In the race for the $1,000 genome, the issue of the $1,000,000 interpretation has not been forgotten. Combing through millions of variants in a personal genome has presented numerous challenges for all parties involved: the physician looking to add genomic measurements to inform their diagnoses, the patients trying to figure out what they should be worried about, and the hobbyists interested in what their DNA means to them. Direct-to-consumer genetic testing companies such as 23andme, Lumigenix, and Navigenics offer a glimpse into the interpretation of a genome. These companies curate literature on gene-trait associations and provide attractive user interfaces to navigating a personal genotype. However, the interpretations offered by these companies often differ, not because of inherent differences in technologies, but in which variants they choose consider in their calculations. While many have taken this fact to indicate a weakness of the genetic testing industry (and indeed, it is one that needs to be addressed), it is also a reflection of the dynamic nature of the field.
The site provides an open-source framework for personal genome interpretation, demonstrating the power of genotyping for ancestral and clinical analysis (though it should be noted that this service, like 23andme, should not be used for diagnostic purposes and is not approved by the FDA). We also feature an exploratory section, mirroring the lectures of the course, as well as other analyses of interest and an option to upload your own analyses. In here, you’ll find the fun Neandertal calculator, to calculate your number of alleles likely derived from Neandertal (according to Green et al.).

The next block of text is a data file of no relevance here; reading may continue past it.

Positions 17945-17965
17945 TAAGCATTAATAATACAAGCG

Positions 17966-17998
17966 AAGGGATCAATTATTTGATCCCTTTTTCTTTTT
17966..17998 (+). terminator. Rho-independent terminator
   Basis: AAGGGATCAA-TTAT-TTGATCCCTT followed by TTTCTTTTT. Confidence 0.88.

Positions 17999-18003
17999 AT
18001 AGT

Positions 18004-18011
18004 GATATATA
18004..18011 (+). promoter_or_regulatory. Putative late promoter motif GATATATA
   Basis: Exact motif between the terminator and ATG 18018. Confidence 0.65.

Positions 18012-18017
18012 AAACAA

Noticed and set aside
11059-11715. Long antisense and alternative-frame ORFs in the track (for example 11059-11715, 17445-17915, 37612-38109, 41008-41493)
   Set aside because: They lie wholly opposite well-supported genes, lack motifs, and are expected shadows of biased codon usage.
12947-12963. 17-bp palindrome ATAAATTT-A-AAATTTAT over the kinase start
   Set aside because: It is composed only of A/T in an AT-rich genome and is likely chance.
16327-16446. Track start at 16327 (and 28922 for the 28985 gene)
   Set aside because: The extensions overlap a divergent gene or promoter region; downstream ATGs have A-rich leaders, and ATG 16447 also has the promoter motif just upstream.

As new results like this one pop up, this open framework will allow users to customize their analyses based on their interest. Explore your genome at www.interpretome.com.